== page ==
Employee or Independent Contractor

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Employee or independent contractor: sometimes it's difficult to know what camp your workers fall into. But when you consider health benefits, compensation, and tax responsibilities, knowing the difference between the two is an absolute necessity. But what exactly are the differences between employee status and being an independent contractor? 

Under common law rules, workers are employees if the hiring party has the right to direct and control them in the way they work, including final results and details of when, where and how the work is done. Generally speaking, the IRS will look at three categories of control in order to determine if there is sufficient control to warrant classifying the workers as employees. The three categories are:

    1. Behavioral Control: do you have the right to control how your worker performs a certain task? Yes? Your worker may be an employee then.
    2. Financial Control: if you direct or control how the worker conducts the business aspects of his activities, you may have hired an employee.
    3. Relationship of the Parties: how do you and your worker(s) perceive your relationship? Employee benefits, written contracts, discharge and termination aspects and your regular business activity are some indicators considered.

The IRS has also published a list of 20 factors that its auditors use as guidelines to make a proper determination. These factors, in general, are more objective than the above common law behavioral categories. So, without further ado, here are the "Big Twenty":

    1. Instructions: If workers must comply with your instructions as to when, where, and how to work they are probably employees.
    2. Training: If you provide or in the past have provided training to workers, they are probably employees. Why? Independent contractors are supposed to know how to do their work and therefore shouldn't need training from someone purchasing their services.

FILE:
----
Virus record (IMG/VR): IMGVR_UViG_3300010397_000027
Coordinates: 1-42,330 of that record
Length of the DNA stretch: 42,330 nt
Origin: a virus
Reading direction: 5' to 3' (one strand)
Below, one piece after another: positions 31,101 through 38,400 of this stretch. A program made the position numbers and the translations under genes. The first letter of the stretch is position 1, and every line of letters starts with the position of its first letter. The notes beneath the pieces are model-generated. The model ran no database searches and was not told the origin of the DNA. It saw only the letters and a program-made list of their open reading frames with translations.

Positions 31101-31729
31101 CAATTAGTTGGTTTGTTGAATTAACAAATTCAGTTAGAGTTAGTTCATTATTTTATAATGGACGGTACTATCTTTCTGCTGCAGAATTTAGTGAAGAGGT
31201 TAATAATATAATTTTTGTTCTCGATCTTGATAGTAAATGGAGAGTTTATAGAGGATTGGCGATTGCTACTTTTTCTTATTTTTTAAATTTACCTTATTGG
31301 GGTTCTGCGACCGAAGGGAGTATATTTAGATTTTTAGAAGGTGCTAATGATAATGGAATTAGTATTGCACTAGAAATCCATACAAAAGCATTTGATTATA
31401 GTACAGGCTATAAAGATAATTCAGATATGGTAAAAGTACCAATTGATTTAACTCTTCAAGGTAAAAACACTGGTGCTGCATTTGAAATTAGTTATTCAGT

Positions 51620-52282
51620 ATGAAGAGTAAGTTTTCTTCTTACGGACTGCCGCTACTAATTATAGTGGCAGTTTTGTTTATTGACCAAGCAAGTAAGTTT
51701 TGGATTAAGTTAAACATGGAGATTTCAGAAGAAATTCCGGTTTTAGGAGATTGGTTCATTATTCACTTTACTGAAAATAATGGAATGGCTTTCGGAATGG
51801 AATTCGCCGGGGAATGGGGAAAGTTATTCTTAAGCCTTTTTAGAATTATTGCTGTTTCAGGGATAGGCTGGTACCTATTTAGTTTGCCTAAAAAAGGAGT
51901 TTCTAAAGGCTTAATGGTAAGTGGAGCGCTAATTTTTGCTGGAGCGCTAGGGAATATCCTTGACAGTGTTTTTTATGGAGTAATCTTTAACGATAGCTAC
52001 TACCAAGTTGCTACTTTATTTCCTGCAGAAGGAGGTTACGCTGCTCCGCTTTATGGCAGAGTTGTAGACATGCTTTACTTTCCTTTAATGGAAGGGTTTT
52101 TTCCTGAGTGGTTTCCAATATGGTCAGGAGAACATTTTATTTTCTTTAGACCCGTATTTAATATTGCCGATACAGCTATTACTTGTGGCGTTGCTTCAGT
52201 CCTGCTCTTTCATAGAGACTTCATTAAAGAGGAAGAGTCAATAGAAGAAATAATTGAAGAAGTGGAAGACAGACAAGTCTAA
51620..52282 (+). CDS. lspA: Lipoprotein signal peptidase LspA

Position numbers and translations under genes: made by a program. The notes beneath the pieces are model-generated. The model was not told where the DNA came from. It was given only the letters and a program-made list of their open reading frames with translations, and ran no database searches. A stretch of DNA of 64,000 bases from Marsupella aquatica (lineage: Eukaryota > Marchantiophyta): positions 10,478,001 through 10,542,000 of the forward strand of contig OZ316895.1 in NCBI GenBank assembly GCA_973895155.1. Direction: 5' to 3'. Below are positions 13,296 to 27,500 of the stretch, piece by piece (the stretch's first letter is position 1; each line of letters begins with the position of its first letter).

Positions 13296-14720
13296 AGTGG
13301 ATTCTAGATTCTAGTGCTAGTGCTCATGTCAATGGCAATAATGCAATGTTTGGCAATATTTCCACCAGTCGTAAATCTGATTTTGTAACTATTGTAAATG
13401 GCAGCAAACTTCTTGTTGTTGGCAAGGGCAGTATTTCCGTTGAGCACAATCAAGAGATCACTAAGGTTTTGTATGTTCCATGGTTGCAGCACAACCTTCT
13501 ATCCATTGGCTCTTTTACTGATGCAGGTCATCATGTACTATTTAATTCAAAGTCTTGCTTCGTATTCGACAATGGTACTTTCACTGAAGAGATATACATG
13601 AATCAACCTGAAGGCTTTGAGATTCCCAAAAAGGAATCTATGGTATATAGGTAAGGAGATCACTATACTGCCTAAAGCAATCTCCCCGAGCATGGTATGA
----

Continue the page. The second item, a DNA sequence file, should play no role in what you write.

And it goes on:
3. Integration: The more integral your worker's services are to your business' success, the more likely the worker performing those services is an employee.
    4. Services Rendered Personally: Must a particular worker personally perform the services in question or does the worker have the right to substitute other people's services for his own fulfillment of a contract? If the former, then he is probably an employee, if the latter, then he is probably an independent contractor.
    5. Hiring Assistants: Are your workers in charge of hiring, supervising, and paying their own assistants? If yes, then they are probably independent contractors. If no, they are probably employees.
    6. Continuing Relationship: The longer the time period or the more recurring intervals during which services are performed, the more it will appear to be an employer – employee relationship.
    7. Set Hours of Work: If workers can set their own hours there is a greater chance of them being independent contractors. If you establish set hours of work for them, they are more likely to be considered employees.